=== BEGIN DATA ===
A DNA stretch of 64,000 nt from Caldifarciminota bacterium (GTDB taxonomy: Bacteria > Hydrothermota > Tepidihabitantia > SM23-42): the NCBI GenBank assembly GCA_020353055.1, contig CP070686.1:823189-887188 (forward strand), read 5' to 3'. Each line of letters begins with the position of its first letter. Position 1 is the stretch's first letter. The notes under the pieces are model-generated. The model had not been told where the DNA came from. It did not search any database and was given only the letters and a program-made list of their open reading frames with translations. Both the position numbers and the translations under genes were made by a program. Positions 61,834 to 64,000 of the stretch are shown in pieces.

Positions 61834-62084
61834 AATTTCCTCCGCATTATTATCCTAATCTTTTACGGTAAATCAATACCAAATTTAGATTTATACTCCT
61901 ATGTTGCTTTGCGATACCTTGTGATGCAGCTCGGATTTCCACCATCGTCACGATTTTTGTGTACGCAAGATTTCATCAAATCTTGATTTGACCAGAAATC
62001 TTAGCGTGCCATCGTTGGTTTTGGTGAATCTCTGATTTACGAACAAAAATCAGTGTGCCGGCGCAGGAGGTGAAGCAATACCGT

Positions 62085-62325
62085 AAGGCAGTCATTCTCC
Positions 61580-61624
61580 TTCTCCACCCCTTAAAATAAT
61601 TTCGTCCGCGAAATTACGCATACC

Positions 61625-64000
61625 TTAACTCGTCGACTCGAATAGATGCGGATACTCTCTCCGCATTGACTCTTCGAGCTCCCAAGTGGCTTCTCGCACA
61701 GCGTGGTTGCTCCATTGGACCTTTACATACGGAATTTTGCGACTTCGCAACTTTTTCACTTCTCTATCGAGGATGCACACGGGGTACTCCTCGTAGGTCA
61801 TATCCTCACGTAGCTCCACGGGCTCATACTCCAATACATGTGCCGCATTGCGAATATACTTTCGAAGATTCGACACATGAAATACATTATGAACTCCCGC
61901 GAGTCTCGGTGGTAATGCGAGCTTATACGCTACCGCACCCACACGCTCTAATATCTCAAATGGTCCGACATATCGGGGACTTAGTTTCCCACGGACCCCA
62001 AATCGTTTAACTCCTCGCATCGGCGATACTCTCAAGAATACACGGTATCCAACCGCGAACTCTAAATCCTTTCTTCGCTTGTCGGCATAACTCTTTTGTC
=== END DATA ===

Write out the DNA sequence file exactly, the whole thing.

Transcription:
A DNA stretch of 64,000 nt from Caldifarciminota bacterium (GTDB taxonomy: Bacteria > Hydrothermota > Tepidihabitantia > SM23-42): the NCBI GenBank assembly GCA_020353055.1, contig CP070686.1:823189-887188 (forward strand), read 5' to 3'. Each line of letters begins with the position of its first letter. Position 1 is the stretch's first letter. The notes under the pieces are model-generated. The model had not been told where the DNA came from. It did not search any database and was given only the letters and a program-made list of their open reading frames with translations. Both the position numbers and the translations under genes were made by a program. Positions 61,834 to 64,000 of the stretch are shown in pieces.

Positions 61834-62084
61834 AATTTCCTCCGCATTATTATCCTAATCTTTTACGGTAAATCAATACCAAATTTAGATTTATACTCCT
61901 ATGTTGCTTTGCGATACCTTGTGATGCAGCTCGGATTTCCACCATCGTCACGATTTTTGTGTACGCAAGATTTCATCAAATCTTGATTTGACCAGAAATC
62001 TTAGCGTGCCATCGTTGGTTTTGGTGAATCTCTGATTTACGAACAAAAATCAGTGTGCCGGCGCAGGAGGTGAAGCAATACCGT

Positions 62085-62325
62085 AAGGCAGTCATTCTCC
Positions 61580-61624
61580 TTCTCCACCCCTTAAAATAAT
61601 TTCGTCCGCGAAATTACGCATACC

Positions 61625-64000
61625 TTAACTCGTCGACTCGAATAGATGCGGATACTCTCTCCGCATTGACTCTTCGAGCTCCCAAGTGGCTTCTCGCACA
61701 GCGTGGTTGCTCCATTGGACCTTTACATACGGAATTTTGCGACTTCGCAACTTTTTCACTTCTCTATCGAGGATGCACACGGGGTACTCCTCGTAGGTCA
61801 TATCCTCACGTAGCTCCACGGGCTCATACTCCAATACATGTGCCGCATTGCGAATATACTTTCGAAGATTCGACACATGAAATACATTATGAACTCCCGC
61901 GAGTCTCGGTGGTAATGCGAGCTTATACGCTACCGCACCCACACGCTCTAATATCTCAAATGGTCCGACATATCGGGGACTTAGTTTCCCACGGACCCCA
62001 AATCGTTTAACTCCTCGCATCGGCGATACTCTCAAGAATACACGGTATCCAACCGCGAACTCTAAATCCTTTCTTCGCTTGTCGGCATAACTCTTTTGTC